Perhaps we should not forget the Atanasoff-Berry machine which had all the elements of a modern computer: cpu, memory, I/O. There is the Wikipedia page at http://en.wikipedia.org/wiki/John_Vincent_Atanasoff and a nice article on this by Allan mackintosh in Physics Today (1987). This was clearly an important part in the evolution of the computer as we know it today. The legal judgment in Honeywell v. Sperry Rand is important affirmation of this.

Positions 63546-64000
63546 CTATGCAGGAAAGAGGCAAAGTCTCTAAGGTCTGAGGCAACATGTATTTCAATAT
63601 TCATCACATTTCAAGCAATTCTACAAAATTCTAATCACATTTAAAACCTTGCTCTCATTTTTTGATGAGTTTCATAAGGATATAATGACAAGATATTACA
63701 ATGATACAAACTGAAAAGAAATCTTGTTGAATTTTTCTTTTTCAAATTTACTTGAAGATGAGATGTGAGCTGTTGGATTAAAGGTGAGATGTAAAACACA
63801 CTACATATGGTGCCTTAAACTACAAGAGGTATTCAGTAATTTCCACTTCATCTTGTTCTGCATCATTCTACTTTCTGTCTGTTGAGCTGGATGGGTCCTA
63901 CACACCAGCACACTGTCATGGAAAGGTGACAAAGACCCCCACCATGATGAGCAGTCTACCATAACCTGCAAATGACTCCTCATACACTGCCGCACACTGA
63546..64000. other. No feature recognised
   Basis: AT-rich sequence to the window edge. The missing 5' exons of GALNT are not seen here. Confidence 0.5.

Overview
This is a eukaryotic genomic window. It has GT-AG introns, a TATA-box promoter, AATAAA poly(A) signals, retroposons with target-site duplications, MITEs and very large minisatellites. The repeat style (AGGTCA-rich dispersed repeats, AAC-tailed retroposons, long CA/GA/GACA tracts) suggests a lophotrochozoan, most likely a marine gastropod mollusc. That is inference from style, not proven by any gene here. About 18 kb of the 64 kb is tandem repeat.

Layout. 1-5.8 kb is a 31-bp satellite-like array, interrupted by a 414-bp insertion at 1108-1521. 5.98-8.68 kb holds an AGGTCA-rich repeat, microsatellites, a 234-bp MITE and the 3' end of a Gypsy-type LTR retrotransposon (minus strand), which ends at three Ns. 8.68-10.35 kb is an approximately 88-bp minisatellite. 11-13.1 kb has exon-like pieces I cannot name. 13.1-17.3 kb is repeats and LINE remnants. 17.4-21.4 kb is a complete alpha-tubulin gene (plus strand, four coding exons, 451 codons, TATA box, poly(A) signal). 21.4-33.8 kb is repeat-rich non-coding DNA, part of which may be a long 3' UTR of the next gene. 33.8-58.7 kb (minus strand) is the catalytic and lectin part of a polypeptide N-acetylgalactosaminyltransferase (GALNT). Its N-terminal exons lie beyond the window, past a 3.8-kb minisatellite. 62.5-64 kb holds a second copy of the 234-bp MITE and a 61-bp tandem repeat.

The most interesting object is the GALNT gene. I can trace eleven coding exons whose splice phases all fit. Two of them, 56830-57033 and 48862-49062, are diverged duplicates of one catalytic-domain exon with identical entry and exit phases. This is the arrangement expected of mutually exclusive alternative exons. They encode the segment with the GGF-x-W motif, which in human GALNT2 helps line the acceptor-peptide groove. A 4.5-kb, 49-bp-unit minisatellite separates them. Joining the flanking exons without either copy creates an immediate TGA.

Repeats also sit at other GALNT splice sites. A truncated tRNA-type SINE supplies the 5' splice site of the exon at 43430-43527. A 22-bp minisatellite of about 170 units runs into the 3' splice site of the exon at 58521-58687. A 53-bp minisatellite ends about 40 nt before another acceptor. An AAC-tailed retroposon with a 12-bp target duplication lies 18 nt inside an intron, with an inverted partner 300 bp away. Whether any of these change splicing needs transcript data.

his was the first electro-mechanical digital computer of modern design - modular components included like memory, modules/relays operating on a yes/no basis(digital comparison 1/0;etc. So maybe Colossus was the first one without, or fewer, moving parts, where its "valves" acted just like transistors.(0/1s)(yes/no) The ABC is arguably one of the first electric computer designs, but was never fully functional, if I'm remembering correctly; ENIAC was started in 1943 but not completed until 1946. I assume the British design was completed earlier than ENIAC so is considered one of the firsts, because of completion date. The EDIVAC used in the Manhattan Project wasn't ordered until 1946, but was completed quickly and was also one of the first fully digital electric machines; using ultrasonic dual memory on two sets of 64 mercury acoustic delay lines. EDIVAC used wire(tape) recording for storage/input, so was more modern than many of the machines mentioned here. The way I see it - depending on what combo of technology you see as modern, and whether it was just a design patent or completed project, determines what is historic in this context. One of the amazing stories is actually of the US effort to decrypt the Japanese Purple code in the Pacific. Their were two US teams that were in competition with each other to trump one-another's accomplishments. One of the teams used plain old mathematical statistical analysis to break the Red, and then Purple code, and even figured a way to reverse engineer any of the machines used by the Japanese to send signals. When they were done, they had what was basically an electric analogue computer in a wooden box, that was actually smaller and better in design than the original machine! The Japanese Enigma machine only used three rotors, but had a very advanced switched stepping system borrowed from the new technology of the phone switching networks. This and the weird Romanji alphabet made this quite a challenge to solve. We might not have had a Colossus, but we had some ingenious, contentious, stubborn men on our side of the world, doing everything they could to clean up the typical American mess in intelligence gathering. We basically always get caught with our pants down, until a disaster strikes, then we do something to improve our situation - 911 was no exception, and more is in store for the future, I'm sure!!